David Neal, NBC's head of production for the Sydney Olympics, was visiting with a group of reporters here not long ago when talk turned to whether the network's planned 437-1/2 hours of coverage might be too much. Conceded Neal, "The appetite will be tested."
Far to the north at Skidmore College in Saratoga Springs, N.Y., Olympic expert Jeff Segrave agrees: "It strikes me as a heck of a lot." But Segrave, an exercise science professor and co-author of "The Olympic Games in Transition" and "Olympism," goes on to suggest, "As much as it may seem too much, it's probably not."
Such is the Olympic paradox: The coverage is always too much and never enough. It depends solely on an individual viewer's sensibilities. Says NBC's Neal, "There's no way we're going to please everybody, but we're trying to."
At the Center for Media and Public Affairs, a Washington-based think tank, media director Matthew Felling says the 437-1/2 hours is "digestible" because "the biggest gripe that most people have after the Olympics have concluded is that they didn't get enough of what they were interested in. That complaint will be stifled."
The problem heretofore has been that while a Scripps Howard News Service-Ohio University poll several years ago showed the favorite Olympic sport is track and field, followed by swimming, gymnastics, and basketball, those sports are not the favorites of all viewers.
But it's difficult to imagine that NBC, which generally got low marks for its handling of the 1996 Atlanta Olympics - and its 171-1/2 hours of coverage - will be criticized for lack of coverage of the 35 sports this time.
In addition to the traditional approach, with major events of the day being showcased on NBC, the network will have extensive coverage on its cable partners, MSNBC and CNBC. Some 273 hours of the Olympic blitz will appear on cable, including 30 gold-medal events, the first time the Summer Games have ever been on widely available basic cable.
The plans are innovative. On weekdays during the games, MSNBC will air "Scholastic at the Olympic Games." Scholastic Inc. is a global children's publishing and media company. The idea is to reach children through sports, such as soccer, softball, table tennis, and volleyball. NBC, showing it is serious about this endeavor, will air the women's soccer gold-medal game on MSNBC the afternoon of Sept. 28 to ensure youngsters can watch. At Scholastic, veep Hugh Roome says, "The Olympics is rich with themes for teaching important values, like sportsmanship, responsibility, commitment, and team-building."
CNBC's main niche will be boxing, Neal says, which surveys show "men like and women don't." That's a nice fit since CNBC has a heavily male audience for its stock-market programming.
Then there's the Web site www.nbcolympics.com, which gives new meaning to comprehensive. Neal explains that people with casual interest in, say, softball will get enough on NBC, those who want the entire game will go to MSNBC, those who want everything, including technical details and pitch count, will go to www.nbcolympics.com.
NBC is borderline desperate to please everybody because it paid $705 million for the honor and opportunity of airing the Games; the same network paid just $456 million for the Atlanta Games. The network lately has been selling 30 seconds of commercial time for the event (coverage begins Sept. 13 and ends 18 days later, on Oct. 1) for $600,000. Still, turning a profit is essentially impossible.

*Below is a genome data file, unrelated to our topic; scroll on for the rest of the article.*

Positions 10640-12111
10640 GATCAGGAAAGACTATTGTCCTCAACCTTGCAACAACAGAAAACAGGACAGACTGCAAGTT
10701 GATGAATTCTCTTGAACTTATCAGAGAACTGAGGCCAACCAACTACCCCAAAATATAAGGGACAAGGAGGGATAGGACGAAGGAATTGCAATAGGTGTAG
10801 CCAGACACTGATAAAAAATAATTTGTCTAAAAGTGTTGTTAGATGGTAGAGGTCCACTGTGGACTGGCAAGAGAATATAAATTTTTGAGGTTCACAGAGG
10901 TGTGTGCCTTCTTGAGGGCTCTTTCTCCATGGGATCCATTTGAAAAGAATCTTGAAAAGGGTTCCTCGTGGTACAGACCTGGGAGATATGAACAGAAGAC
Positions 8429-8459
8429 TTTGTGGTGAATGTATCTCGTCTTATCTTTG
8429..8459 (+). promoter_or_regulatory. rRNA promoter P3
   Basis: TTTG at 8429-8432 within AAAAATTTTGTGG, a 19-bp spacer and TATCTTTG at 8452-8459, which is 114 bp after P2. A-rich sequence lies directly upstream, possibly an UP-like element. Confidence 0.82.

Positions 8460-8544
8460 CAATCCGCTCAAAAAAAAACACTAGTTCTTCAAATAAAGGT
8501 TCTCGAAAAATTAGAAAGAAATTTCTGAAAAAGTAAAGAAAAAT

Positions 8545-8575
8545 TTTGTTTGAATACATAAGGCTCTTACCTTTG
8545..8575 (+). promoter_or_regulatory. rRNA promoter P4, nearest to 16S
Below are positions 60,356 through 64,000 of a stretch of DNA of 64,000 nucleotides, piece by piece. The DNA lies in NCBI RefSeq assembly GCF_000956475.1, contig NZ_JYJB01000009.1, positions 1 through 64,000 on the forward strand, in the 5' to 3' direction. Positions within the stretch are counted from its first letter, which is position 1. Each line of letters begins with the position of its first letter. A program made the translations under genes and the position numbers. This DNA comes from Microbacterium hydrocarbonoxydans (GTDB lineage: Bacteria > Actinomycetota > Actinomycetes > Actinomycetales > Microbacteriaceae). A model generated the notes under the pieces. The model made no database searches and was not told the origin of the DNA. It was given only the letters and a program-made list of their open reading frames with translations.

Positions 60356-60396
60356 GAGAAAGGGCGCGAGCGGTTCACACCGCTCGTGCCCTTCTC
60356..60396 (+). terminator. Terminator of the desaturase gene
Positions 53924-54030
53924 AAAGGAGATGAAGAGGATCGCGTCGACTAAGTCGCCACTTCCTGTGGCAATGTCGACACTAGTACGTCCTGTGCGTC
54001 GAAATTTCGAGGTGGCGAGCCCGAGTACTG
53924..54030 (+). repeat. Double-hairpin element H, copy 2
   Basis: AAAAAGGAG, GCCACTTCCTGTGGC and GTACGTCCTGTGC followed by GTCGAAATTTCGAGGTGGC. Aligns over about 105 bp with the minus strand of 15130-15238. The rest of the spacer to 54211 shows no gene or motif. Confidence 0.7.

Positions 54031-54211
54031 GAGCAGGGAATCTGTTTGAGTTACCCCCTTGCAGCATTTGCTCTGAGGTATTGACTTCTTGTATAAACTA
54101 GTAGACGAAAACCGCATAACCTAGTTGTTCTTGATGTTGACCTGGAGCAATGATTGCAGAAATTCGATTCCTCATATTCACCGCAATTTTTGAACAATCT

Thus, the Olympic paradoxes continue. The Olympics are a huge draw - in the book, "Sports For Sale: Television, Money, and the Fans," authors David Klatell and Norman Marcus write, "The phenomenal and almost hypnotizing lure of Olympic television is nowhere so strong as in this country" - but the telecasts struggle financially. That, of course, is perfectly fine with NBC, which has paid more than $3.5 billion to air five summer Games through 2008. (Some perspective: In 1960, CBS paid $394,000 for rights to the Rome Olympics.)
Explains Olympics expert Segrave, "To have the Olympics makes the network the leader in sports" and presumably by extension, "the leader in everything else." What happens is the network uses the Games as a vehicle for promoting itself and its other programs. And, happily for NBC, the viewing audience is huge and diverse. NBC Sports president Dick Ebersol points to the "amazing ability [of the Olympics] to put the whole family in front of the television together." Worldwide viewership at the Sydney Games is expected to peak at 4 billion.
Truth is, normal rules of life and finances don't apply to the Olympics. In "Sports For Sale," it is pointed out that "the networks have allowed the Olympics to become so emotional an issue, so much a matter of pride and self-importance, that they no longer measure it by any reasonable business standard normally applied to programming decisions."
It is simply a "global extravaganza," says Segrave, a kind of "ongoing soap opera with national-identity issues."
Perhaps most amazing is that in this country, the entire games will be on tape, owing to the 14-to-17-hour time difference between Australia and the US. Media analyst Felling says there's no question "this will cost any broadcast valuable points." But television has proved itself the master, Segrave says, of "creating drama even though results might be known." It is akin to seeing the movie "Titanic" - compelling even though the outcome is known.
Perhaps most cheering to NBC is that Americans love TV. Two years ago, A.C. Nielsen Co. said Americans watch almost four hours of television a day, and 49 percent say they watch too much. Since the Olympics are a made-for-TV event, this is very good news for folks in the business.
Neal pauses, thinking about the enormity of the task. Then he smiles: "It will be interesting to see the results."
(c) Copyright 2000. The Christian Science Publishing Society